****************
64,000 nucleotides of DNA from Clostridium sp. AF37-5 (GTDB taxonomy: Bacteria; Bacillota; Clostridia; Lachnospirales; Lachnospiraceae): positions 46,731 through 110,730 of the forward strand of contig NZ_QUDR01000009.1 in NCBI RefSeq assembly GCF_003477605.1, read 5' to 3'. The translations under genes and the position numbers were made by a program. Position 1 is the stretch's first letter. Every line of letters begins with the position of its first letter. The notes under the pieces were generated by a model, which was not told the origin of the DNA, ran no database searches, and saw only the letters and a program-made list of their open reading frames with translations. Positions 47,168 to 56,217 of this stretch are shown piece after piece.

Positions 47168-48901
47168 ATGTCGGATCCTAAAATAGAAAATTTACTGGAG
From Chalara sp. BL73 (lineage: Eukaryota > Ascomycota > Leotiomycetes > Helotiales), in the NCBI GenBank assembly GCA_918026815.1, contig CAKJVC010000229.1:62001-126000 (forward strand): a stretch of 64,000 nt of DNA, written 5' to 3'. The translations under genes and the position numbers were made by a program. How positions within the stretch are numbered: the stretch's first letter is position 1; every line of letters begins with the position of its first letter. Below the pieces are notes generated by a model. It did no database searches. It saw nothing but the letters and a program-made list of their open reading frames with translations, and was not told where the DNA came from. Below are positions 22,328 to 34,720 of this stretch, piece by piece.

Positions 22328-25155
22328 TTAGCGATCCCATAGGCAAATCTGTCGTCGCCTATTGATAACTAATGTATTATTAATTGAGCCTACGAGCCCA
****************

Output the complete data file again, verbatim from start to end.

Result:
64,000 nucleotides of DNA from Clostridium sp. AF37-5 (GTDB taxonomy: Bacteria; Bacillota; Clostridia; Lachnospirales; Lachnospiraceae): positions 46,731 through 110,730 of the forward strand of contig NZ_QUDR01000009.1 in NCBI RefSeq assembly GCF_003477605.1, read 5' to 3'. The translations under genes and the position numbers were made by a program. Position 1 is the stretch's first letter. Every line of letters begins with the position of its first letter. The notes under the pieces were generated by a model, which was not told the origin of the DNA, ran no database searches, and saw only the letters and a program-made list of their open reading frames with translations. Positions 47,168 to 56,217 of this stretch are shown piece after piece.

Positions 47168-48901
47168 ATGTCGGATCCTAAAATAGAAAATTTACTGGAG
From Chalara sp. BL73 (lineage: Eukaryota > Ascomycota > Leotiomycetes > Helotiales), in the NCBI GenBank assembly GCA_918026815.1, contig CAKJVC010000229.1:62001-126000 (forward strand): a stretch of 64,000 nt of DNA, written 5' to 3'. The translations under genes and the position numbers were made by a program. How positions within the stretch are numbered: the stretch's first letter is position 1; every line of letters begins with the position of its first letter. Below the pieces are notes generated by a model. It did no database searches. It saw nothing but the letters and a program-made list of their open reading frames with translations, and was not told where the DNA came from. Below are positions 22,328 to 34,720 of this stretch, piece by piece.

Positions 22328-25155
22328 TTAGCGATCCCATAGGCAAATCTGTCGTCGCCTATTGATAACTAATGTATTATTAATTGAGCCTACGAGCCCA